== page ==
Is Coronavirus Fatigue Leading to More Workplace Injuries?

Is Coronavirus Fatigue Leading to More Workplace Injuries?

COVID-19 has drastically changed the landscape of our society. Besides stay-at-home orders, learning from home, and limited gatherings, additional stress affects employees who work from home or work in places deemed essential. 

Staffing decreases in both work-from-home and essential services lead to added stress and frustration. Balancing taking care of children at home and making sure they aren’t falling behind in school while keeping up with work deadlines and long hours has become challenging for employees.

Fatigue due to COVID-19 not only affects performance and morale; it puts companies at risk for a worker’s compensation claim due to an employee being fatigued and unable to concentrate on their job. This risk is compounded when employees engage in manual labor for fields such as construction.   

What causes fatigue?

Fatigue and tiredness are not the same things. Fatigue is caused by working around-the-clock, inconsistent work schedules, high-pressure work environments, low staffing, and long hours. This results in struggling to perform daily activities. Things like feeling weary, overwhelmed, losing interest in social interaction, and lacking motivation are symptoms of fatigue. 

Tiredness is from a lack of sleep or an interrupted sleep schedule. Individuals dealing with tiredness often fall asleep while driving, sitting in a waiting room, and a meeting. People with fatigue rarely fall asleep during these times but also suffer from lack of sleep, which adds to fatigue and listlessness. 

3 Types of Fatigue

1. Repetitive Task Fatigue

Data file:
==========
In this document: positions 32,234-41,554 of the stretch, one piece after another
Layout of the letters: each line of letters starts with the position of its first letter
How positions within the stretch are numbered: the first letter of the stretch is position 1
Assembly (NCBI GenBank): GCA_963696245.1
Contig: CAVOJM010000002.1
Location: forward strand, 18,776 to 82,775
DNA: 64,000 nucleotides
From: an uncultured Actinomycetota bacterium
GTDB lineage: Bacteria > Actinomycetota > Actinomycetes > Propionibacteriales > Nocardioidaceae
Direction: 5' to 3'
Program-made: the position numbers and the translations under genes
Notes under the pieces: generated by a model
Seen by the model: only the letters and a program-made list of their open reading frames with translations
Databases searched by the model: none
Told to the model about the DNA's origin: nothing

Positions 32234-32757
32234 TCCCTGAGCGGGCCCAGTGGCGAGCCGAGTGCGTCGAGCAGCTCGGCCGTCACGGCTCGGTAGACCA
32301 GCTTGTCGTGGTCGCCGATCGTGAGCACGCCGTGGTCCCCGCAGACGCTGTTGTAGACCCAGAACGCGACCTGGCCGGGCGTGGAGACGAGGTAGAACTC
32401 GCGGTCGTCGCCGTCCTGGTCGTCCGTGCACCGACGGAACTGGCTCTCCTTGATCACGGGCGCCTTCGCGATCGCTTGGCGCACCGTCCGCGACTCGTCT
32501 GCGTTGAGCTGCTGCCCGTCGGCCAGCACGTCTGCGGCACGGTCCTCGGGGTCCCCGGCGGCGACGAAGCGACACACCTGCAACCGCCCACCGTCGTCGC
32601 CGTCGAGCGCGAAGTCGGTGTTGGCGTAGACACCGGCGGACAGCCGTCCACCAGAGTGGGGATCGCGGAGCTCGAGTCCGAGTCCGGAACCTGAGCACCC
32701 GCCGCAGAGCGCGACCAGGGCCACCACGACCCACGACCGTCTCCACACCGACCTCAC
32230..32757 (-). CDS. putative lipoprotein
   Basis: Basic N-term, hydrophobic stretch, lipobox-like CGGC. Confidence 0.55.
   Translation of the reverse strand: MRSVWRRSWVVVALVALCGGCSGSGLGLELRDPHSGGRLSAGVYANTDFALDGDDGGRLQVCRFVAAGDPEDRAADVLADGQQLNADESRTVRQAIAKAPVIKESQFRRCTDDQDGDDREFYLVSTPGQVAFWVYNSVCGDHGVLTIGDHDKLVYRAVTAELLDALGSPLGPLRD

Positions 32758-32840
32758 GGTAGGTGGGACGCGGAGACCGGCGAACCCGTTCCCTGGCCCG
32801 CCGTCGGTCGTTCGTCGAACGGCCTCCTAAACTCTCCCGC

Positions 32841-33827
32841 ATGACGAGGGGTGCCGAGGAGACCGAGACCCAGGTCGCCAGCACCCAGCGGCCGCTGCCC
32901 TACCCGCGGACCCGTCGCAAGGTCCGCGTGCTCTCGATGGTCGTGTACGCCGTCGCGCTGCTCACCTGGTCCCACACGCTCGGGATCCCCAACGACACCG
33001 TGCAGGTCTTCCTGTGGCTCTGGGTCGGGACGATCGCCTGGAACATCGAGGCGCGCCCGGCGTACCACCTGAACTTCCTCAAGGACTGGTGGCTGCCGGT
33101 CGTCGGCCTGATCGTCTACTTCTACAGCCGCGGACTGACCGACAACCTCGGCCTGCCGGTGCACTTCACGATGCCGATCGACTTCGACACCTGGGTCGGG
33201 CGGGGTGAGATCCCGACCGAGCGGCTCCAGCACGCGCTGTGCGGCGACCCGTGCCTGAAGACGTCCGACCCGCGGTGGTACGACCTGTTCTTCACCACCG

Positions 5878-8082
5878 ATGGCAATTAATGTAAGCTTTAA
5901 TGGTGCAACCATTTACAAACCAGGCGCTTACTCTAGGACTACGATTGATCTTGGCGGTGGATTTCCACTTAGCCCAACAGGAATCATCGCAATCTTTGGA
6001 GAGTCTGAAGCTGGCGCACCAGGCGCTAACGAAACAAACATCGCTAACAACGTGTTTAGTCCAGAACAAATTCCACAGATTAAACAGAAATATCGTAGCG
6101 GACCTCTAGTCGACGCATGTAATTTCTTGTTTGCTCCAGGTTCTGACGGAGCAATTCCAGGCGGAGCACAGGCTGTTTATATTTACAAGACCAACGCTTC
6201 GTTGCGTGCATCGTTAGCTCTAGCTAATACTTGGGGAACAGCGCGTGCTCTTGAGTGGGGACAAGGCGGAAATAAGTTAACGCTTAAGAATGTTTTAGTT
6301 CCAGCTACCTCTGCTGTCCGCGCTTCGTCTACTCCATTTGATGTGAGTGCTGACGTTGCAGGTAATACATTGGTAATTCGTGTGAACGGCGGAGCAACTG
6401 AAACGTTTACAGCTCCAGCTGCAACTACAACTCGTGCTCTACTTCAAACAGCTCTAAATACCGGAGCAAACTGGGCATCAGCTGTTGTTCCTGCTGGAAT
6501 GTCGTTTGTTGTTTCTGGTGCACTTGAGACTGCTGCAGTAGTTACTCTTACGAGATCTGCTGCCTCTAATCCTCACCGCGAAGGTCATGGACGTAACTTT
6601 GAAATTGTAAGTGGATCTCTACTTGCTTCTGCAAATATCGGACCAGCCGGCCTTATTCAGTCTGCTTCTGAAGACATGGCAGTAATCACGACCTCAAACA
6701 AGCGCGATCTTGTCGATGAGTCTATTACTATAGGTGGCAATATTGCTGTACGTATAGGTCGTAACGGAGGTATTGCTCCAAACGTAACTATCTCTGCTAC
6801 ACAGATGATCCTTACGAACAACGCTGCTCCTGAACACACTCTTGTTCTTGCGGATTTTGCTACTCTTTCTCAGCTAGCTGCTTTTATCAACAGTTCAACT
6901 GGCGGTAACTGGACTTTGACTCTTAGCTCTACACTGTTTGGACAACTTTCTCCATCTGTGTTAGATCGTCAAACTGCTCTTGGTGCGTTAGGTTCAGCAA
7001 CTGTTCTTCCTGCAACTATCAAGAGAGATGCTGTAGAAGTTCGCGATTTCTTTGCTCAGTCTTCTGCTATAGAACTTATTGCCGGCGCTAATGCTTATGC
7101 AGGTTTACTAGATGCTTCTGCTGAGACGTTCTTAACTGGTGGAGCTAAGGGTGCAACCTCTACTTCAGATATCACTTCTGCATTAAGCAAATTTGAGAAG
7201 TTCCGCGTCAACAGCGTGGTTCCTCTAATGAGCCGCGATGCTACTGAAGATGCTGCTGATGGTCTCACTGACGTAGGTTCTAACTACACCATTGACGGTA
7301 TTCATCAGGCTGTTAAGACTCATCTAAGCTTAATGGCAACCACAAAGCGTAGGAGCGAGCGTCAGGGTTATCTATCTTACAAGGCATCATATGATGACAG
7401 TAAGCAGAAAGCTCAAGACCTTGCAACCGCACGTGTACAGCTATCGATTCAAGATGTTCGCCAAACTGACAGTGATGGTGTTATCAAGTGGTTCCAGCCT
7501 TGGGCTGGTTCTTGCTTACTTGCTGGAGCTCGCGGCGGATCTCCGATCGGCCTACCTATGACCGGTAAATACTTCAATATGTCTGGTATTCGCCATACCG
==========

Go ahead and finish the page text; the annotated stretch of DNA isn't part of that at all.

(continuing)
Employees who perform tasks over and over are prone to boredom and lack of concentration. These repetitive actions can cause injury and costly mistakes, which affect employee safety and loss of revenue. 

Long work shifts that are greater than 8 hours leads to reduced alertness and affects performance. Working overtime creates an increase in accidents and injuries. Employees also experience increased sleepiness because the shortened off hours provide inadequate time for sleep. 

2. Mental Fatigue

Increased hours worked, and lack of sleep creates a prime environment for mental fatigue. Employees suffering from mental fatigue are unable to manage emotions and feelings effectively. When they continue in a fatigued state, employees become emotionally exhausted. 

When employees are emotionally exhausted, depressive feelings can take over. This affects not only their work life but their personal life as well. It’s crucial that you, as the employer, recognize the symptoms of fatigue and provide resources to help employees manage these feelings effectively. 

3. Caution Fatigue

At the beginning of the pandemic, most people were ready and willing to do whatever was needed to stay safe. Increased hand-washing, mask-wearing, and avoiding large gatherings were adhered to. However, as the pandemic has dragged on, caution fatigue has increased. 

People crave normalcy, a break from the constant stress of being aware of their actions and others to keep themselves safe. In the workplace, ignoring or becoming lax with COVID-19 prevention protocols leads to more injuries, higher risk of transmission of COVID-19, and workers’ comp claims. 

5 Tips to reduce stress and fatigue

As an employer, reducing stress and fatigue is an essential part of avoiding costly mistakes or injuries. There are ways that you can help your employees combat fatigue and offer them ways to manage these challenges more effectively.